Over three-quarters of UK C-level executives have suffered a data breach at their company, and all have reported attempted attacks on their data in the past 12 months, according to new research from IBM.
The Business Case for Data Protection study, carried out by The Ponemon Institute, asked UK executives to consider the value of data security to their business.
The average cost of each data breach was estimated at £112 per compromised record, and the average cost savings or revenue improvements resulting from data protection programmes totalled £11m.
These costs come in much higher than those reported in a study by software encryption firm PGP in January, which found that the average cost of a UK data breach rose seven per cent over the past year to £64 per lost record.
Just 18 per cent of chief executives are 'very confident' that their organisation will not suffer a data breach within the coming year, but a reassuring 81 per cent said that investing in a security strategy can greatly reduce or mitigate the risk of data loss or theft.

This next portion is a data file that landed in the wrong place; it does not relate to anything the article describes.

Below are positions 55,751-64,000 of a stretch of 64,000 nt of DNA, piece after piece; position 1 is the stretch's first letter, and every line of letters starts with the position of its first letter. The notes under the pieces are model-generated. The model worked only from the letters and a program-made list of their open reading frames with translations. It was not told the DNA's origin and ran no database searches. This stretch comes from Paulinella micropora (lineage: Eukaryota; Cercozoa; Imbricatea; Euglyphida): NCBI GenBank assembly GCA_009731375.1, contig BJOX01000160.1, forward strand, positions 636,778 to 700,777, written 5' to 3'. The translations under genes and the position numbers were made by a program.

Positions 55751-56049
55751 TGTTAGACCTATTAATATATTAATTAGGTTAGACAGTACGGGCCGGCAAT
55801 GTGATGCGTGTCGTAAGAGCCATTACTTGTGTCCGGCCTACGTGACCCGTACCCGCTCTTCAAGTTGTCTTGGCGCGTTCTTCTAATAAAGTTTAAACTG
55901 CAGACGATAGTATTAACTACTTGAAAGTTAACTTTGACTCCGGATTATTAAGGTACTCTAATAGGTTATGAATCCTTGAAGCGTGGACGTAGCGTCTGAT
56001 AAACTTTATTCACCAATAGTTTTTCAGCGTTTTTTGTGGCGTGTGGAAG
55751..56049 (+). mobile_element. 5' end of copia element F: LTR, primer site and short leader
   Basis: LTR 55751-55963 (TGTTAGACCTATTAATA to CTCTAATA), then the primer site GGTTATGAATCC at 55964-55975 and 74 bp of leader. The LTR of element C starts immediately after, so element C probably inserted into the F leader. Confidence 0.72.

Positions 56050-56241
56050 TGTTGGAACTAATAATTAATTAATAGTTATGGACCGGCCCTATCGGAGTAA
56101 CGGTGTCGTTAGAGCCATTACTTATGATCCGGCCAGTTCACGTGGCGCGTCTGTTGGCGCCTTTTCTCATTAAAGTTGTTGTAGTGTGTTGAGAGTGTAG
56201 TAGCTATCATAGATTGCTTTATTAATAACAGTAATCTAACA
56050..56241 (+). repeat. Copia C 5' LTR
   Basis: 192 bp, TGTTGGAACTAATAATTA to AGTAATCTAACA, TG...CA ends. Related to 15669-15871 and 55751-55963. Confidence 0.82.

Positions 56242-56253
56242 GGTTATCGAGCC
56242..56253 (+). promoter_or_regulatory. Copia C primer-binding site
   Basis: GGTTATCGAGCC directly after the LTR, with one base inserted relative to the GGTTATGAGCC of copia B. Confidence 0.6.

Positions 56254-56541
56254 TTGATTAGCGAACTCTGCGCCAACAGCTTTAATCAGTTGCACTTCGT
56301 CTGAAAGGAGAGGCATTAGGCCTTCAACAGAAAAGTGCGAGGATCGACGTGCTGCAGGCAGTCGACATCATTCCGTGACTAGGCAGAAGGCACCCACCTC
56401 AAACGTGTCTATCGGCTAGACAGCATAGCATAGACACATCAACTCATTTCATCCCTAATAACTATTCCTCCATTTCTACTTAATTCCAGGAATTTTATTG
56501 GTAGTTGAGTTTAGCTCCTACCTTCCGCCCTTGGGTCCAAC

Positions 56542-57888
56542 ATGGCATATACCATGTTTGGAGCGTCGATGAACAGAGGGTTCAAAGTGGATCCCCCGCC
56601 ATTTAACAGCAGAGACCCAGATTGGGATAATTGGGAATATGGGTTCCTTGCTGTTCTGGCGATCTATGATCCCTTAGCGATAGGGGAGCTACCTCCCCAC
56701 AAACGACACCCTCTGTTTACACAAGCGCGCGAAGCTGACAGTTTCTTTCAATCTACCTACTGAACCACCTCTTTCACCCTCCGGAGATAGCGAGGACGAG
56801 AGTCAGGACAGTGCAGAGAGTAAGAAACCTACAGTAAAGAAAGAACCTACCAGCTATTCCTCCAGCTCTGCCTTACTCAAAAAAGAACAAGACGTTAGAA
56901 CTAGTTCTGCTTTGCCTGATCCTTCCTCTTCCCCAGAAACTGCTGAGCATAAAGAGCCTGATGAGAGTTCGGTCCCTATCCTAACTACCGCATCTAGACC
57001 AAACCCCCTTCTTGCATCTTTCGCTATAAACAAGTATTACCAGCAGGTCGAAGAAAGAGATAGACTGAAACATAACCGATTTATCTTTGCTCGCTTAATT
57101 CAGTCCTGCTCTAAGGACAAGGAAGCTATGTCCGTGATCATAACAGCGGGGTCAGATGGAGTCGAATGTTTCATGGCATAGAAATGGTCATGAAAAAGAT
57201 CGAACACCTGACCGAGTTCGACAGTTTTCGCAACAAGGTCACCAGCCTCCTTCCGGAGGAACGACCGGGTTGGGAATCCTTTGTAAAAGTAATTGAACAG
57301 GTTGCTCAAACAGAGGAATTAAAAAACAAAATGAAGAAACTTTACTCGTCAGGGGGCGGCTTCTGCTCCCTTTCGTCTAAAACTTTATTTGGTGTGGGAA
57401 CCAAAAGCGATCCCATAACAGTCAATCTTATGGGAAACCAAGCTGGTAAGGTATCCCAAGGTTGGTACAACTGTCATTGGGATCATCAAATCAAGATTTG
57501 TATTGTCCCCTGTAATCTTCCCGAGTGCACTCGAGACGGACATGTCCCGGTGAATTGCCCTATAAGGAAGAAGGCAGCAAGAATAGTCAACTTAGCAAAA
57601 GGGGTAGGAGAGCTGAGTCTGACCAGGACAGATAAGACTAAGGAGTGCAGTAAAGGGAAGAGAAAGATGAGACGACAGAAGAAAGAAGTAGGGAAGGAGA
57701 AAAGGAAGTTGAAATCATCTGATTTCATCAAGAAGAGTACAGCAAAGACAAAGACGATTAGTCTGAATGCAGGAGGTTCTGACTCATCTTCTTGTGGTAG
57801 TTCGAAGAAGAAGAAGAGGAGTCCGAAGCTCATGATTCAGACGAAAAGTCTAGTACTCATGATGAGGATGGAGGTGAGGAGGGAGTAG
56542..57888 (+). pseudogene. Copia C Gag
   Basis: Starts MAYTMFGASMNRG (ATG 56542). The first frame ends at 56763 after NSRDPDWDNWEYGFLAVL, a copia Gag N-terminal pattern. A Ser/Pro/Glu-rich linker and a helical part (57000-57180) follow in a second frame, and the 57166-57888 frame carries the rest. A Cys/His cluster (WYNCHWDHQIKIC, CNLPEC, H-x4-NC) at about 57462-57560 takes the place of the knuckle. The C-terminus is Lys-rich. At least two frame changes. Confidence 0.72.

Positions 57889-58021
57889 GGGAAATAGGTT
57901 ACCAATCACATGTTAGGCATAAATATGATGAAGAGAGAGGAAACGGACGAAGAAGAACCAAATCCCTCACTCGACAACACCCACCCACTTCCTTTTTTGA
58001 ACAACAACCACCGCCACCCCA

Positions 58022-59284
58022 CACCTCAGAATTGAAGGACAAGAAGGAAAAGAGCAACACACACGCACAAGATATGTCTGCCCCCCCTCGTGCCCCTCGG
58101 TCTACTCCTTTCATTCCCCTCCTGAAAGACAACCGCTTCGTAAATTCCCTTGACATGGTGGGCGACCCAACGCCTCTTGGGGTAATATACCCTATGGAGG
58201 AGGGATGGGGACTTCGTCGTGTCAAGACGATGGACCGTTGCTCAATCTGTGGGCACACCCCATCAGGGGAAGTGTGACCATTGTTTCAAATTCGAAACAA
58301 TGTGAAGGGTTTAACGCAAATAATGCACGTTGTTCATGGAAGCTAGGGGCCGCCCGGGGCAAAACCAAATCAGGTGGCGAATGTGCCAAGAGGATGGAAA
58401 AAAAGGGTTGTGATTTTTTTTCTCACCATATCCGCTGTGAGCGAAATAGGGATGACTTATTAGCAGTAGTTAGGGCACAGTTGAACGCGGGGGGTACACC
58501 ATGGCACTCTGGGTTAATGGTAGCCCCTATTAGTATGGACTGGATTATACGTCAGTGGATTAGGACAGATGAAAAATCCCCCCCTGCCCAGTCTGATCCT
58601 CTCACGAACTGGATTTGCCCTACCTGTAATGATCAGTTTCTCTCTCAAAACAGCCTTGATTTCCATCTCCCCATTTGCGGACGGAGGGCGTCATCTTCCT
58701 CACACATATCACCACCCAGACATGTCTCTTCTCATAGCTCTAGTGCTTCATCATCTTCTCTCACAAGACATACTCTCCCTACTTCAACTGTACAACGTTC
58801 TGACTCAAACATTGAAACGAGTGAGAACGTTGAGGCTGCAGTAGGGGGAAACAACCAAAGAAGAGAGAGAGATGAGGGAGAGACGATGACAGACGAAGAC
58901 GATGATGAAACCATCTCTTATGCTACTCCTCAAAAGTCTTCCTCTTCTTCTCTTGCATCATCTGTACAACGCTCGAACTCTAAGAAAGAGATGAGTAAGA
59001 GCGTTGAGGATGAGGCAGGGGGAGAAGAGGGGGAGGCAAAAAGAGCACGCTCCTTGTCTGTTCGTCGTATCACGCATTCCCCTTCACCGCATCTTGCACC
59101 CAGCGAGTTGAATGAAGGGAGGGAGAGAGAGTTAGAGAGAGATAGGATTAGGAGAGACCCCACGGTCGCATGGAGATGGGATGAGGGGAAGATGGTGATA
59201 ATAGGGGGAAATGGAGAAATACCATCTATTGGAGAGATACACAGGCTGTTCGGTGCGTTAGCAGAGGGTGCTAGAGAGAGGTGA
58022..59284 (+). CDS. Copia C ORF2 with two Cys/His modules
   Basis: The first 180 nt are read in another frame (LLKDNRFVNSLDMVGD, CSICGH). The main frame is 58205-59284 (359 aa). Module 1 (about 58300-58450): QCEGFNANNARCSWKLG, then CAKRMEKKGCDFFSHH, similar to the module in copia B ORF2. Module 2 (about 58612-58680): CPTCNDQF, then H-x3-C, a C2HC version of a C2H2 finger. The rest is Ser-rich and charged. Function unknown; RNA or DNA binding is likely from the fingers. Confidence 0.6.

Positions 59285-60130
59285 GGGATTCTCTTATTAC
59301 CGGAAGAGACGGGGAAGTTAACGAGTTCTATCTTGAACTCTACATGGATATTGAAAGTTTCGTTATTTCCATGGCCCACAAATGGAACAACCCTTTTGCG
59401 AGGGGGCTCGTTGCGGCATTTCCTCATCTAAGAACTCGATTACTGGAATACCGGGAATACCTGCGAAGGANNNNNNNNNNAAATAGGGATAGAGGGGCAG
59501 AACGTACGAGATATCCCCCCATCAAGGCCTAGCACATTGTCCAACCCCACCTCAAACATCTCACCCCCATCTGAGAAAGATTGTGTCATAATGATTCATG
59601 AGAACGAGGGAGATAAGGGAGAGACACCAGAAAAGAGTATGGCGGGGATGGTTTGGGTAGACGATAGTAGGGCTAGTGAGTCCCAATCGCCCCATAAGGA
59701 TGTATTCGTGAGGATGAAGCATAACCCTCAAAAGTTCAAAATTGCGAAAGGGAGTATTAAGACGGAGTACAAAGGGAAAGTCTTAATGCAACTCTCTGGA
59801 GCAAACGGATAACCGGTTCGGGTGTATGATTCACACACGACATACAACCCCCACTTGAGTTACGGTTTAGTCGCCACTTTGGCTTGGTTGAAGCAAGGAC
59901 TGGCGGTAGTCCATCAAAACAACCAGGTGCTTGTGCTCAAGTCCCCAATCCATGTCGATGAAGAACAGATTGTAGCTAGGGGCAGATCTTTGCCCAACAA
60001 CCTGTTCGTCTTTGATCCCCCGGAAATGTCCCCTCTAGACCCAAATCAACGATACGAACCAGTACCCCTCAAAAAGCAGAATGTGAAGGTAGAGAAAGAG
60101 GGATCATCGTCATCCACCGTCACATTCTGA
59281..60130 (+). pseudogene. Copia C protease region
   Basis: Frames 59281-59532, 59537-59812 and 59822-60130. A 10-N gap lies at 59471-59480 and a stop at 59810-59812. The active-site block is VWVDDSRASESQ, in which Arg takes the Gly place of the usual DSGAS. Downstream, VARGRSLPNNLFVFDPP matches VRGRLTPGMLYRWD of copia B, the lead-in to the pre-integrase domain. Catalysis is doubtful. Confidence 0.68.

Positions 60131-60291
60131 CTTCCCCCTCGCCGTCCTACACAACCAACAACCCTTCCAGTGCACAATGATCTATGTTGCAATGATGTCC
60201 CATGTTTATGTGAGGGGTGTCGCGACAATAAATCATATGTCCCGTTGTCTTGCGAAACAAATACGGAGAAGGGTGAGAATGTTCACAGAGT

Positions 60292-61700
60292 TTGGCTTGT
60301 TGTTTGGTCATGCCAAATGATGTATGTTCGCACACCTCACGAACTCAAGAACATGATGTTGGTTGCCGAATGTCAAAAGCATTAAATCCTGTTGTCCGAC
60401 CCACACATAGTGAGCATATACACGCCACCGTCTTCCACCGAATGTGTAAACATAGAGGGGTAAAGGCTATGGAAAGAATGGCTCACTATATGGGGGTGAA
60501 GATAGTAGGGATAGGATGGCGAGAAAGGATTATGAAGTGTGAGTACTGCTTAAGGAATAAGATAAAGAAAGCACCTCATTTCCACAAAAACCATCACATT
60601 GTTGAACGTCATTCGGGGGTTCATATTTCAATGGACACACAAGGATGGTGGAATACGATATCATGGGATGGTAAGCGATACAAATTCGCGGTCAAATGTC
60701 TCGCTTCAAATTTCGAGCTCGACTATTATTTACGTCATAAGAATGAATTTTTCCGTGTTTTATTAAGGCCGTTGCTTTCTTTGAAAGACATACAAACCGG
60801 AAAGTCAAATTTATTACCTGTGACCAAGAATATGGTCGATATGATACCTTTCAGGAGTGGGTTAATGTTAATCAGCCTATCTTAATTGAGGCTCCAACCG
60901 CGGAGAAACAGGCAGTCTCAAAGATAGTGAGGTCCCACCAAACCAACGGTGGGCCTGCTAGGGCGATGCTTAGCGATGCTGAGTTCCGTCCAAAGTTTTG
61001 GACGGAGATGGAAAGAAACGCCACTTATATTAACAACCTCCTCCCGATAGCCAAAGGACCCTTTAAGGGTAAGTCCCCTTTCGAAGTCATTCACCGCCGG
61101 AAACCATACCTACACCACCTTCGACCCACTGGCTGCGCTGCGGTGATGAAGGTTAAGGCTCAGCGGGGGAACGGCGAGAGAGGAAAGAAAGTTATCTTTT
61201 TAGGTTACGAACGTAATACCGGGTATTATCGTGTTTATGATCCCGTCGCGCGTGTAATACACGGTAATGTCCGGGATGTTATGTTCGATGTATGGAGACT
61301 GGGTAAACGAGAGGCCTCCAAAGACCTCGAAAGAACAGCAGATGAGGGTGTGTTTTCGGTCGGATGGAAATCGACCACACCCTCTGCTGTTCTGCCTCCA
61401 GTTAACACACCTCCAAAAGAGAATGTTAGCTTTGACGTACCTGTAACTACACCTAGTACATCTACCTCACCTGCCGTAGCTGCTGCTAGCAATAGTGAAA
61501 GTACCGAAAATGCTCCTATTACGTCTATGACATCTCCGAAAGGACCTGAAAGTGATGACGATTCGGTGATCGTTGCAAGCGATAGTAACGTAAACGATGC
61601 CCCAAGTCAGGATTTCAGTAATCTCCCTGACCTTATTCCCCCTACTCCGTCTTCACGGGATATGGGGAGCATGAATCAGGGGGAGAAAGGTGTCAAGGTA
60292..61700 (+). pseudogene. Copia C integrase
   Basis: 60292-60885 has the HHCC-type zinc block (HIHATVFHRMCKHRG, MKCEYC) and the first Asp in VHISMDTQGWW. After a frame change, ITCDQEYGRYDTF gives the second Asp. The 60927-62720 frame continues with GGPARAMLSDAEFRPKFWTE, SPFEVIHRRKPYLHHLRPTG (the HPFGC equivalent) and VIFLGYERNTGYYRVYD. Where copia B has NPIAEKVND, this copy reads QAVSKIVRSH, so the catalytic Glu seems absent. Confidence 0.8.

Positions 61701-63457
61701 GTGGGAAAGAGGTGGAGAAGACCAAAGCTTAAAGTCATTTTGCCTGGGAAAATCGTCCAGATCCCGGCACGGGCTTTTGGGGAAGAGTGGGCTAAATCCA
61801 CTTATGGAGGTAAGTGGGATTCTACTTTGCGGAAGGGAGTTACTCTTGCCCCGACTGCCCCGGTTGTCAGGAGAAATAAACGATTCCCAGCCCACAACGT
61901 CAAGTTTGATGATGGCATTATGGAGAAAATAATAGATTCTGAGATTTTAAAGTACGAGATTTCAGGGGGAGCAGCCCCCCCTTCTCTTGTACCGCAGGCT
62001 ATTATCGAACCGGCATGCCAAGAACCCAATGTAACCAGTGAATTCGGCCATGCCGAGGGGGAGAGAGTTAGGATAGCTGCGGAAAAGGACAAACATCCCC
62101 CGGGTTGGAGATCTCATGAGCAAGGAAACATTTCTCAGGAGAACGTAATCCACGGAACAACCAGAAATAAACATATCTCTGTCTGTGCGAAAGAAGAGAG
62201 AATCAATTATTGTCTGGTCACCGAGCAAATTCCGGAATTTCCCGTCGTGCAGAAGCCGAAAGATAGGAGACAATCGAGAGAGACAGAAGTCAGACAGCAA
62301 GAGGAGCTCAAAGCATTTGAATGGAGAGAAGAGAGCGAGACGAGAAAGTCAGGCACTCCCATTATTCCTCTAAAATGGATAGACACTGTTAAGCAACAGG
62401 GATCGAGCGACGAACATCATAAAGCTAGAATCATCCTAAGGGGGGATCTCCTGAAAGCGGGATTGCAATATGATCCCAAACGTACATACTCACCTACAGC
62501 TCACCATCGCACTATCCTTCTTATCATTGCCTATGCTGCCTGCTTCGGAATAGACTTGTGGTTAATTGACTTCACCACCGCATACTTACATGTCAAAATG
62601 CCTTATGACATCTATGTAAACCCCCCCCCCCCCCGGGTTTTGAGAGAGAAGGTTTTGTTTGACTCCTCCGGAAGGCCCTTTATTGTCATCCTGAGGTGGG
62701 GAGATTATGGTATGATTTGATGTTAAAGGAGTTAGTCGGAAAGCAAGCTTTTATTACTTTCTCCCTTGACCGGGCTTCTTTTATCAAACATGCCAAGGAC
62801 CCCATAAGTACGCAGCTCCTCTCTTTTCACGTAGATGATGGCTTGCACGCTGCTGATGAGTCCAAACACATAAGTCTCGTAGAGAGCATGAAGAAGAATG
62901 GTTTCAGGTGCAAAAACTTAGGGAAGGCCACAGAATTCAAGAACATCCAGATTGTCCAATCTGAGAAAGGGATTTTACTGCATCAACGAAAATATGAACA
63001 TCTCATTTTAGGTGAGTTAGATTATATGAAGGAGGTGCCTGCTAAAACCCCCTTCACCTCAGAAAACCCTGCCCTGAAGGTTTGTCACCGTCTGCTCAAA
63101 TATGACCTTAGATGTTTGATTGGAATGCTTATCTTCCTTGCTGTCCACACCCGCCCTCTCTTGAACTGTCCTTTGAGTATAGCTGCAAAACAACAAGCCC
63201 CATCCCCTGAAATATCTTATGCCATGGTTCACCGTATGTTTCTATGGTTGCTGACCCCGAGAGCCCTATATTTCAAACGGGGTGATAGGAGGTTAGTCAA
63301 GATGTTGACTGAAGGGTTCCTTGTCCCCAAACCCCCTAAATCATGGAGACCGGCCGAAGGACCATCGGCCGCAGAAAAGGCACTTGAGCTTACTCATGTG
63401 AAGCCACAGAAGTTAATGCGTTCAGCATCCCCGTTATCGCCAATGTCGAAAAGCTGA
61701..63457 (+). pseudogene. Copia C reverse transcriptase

"Once viewed as purely a technical issue, the responses garnered in our survey highlight a shift in how organisations treat their investments in security software," said Larry Ponemon, chairman and founder of The Ponemon Institute.
"Today, C-level executives believe that the cost savings from investing in a data protection programme is substantially higher than the estimated value of recovering from a breach."
Additional results show that 76 per cent of respondents feel that reducing potential security flaws within business-critical applications is the most important aspect of a data protection programme.
"The results underscore the increased understanding among business leaders around the importance of addressing security defects at the earliest stages possible, before they become too costly to fix and cause irreversible harm and damage to the business," said Daniel Sabbah, general manager of IBM Rational.
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